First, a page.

Season three feels determined to shine the spotlight on anyone other than Elizabeth, squandering Olivia Colman by reducing her character to a reactionary role. It’s hard to parse what exactly her plotline is supposed to be, as she’s rarely the main focus of any episode. Colman is superb, but she’s simply given nothing to work with, no time to shine. Claire Foy’s Elizabeth received many storylines with which she could advance her character. By comparison, Colman gets almost nothing.

The Crown has always been an ensemble drama, but the Queen isn’t supposed to be reduced to mere supporting character. Philip and Margaret both enjoy several episodes worth of extended focus. The show has always found plenty of time for Margaret, but season three doesn’t really have anything new to say about her as a person. The themes present in her focus episodes retread familiar ground.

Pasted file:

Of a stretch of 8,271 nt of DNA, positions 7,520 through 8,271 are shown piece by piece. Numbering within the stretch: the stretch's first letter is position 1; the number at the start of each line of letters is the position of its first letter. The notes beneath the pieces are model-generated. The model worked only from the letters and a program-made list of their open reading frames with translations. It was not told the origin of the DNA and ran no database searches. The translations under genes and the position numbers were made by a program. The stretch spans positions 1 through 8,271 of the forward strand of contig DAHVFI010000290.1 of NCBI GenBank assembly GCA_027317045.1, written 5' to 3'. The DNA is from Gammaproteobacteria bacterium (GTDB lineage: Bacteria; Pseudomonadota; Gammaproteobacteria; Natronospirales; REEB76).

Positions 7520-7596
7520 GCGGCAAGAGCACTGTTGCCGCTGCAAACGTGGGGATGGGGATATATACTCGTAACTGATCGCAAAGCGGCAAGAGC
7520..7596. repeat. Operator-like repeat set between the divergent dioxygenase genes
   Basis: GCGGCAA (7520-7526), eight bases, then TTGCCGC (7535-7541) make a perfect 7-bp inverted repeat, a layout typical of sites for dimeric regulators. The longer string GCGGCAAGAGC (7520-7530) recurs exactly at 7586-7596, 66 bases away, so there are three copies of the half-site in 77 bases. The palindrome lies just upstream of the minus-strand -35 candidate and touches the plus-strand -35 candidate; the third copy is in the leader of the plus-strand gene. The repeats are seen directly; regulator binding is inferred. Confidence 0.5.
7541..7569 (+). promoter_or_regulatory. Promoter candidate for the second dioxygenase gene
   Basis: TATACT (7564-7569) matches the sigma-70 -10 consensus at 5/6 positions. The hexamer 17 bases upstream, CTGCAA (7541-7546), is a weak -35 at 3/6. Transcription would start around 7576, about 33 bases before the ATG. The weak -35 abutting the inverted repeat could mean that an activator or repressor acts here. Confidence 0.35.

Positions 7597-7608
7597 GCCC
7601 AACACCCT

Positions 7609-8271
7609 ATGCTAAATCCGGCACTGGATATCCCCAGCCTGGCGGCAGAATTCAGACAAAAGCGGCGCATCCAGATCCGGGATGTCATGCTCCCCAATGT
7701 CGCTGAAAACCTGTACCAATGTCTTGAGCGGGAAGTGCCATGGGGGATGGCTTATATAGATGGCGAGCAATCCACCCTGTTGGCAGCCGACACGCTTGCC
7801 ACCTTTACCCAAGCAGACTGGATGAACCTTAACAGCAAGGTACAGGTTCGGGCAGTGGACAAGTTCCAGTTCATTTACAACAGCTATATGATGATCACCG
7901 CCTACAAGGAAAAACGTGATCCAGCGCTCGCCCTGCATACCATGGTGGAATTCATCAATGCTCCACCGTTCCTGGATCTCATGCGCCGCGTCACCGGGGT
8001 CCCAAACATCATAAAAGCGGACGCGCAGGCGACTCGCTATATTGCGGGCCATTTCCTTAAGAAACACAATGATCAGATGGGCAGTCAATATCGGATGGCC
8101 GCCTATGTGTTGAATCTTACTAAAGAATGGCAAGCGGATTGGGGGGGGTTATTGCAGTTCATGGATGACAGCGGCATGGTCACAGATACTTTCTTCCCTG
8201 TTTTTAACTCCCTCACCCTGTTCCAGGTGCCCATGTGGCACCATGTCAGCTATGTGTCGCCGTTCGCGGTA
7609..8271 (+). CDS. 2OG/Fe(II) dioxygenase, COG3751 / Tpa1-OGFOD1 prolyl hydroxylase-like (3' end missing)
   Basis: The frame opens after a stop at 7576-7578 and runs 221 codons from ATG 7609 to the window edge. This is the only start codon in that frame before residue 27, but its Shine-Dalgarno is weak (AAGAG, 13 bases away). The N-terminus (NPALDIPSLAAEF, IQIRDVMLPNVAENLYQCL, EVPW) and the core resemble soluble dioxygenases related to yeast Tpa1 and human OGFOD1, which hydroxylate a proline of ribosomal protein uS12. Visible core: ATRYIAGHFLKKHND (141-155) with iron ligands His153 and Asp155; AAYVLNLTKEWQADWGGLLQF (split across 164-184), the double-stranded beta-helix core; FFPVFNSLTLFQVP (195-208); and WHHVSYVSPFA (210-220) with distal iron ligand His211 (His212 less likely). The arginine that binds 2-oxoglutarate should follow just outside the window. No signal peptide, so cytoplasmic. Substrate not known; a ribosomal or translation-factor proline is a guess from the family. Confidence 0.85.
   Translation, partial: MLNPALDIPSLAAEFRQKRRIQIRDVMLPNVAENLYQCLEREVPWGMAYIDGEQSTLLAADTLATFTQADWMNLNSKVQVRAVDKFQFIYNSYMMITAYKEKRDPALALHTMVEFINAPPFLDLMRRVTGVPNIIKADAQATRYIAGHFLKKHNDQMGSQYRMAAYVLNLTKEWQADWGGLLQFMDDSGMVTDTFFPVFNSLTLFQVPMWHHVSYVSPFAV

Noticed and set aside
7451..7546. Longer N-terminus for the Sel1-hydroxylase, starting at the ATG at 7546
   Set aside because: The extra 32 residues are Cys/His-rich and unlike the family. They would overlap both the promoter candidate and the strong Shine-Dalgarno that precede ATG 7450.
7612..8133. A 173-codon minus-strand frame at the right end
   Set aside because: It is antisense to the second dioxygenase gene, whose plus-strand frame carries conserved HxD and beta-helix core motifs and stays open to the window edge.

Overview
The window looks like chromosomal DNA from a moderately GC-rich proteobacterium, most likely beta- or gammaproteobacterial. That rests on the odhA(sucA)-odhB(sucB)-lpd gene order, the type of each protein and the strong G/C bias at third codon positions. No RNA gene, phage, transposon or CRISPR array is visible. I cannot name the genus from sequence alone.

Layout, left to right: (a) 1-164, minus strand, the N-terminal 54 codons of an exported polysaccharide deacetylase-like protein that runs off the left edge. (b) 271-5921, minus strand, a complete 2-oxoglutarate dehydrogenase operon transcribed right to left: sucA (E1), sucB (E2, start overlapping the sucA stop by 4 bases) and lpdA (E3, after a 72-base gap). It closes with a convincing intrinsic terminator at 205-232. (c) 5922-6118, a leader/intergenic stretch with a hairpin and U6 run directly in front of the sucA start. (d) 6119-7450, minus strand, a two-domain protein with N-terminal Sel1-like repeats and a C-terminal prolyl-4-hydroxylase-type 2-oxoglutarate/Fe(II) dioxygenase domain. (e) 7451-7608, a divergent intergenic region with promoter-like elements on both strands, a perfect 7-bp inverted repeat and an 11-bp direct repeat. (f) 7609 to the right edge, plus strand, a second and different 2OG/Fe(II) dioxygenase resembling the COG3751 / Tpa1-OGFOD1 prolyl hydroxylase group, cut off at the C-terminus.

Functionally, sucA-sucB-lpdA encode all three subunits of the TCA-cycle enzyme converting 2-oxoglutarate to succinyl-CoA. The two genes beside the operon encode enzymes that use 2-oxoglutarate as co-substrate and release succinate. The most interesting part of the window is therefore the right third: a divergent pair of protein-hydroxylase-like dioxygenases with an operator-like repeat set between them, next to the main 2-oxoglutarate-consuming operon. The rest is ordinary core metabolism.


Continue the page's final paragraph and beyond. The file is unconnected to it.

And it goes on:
This situation is exacerbated by the fact that the show now also focuses on the younger generation of royals, particularly Prince Charles (Josh O’Connor) and Princess Anne (Erin Doherty). The whole point of switching up the cast was to move the ball forward and tell new stories about this family. Too often, the show seems perfectly content to roll around in well-trodden grass, which often comes at the expense of the Queen herself. By the time the show carved out time for the rest of the family, old characters and new, there’s little space left for Elizabeth to have a substantive arc for herself.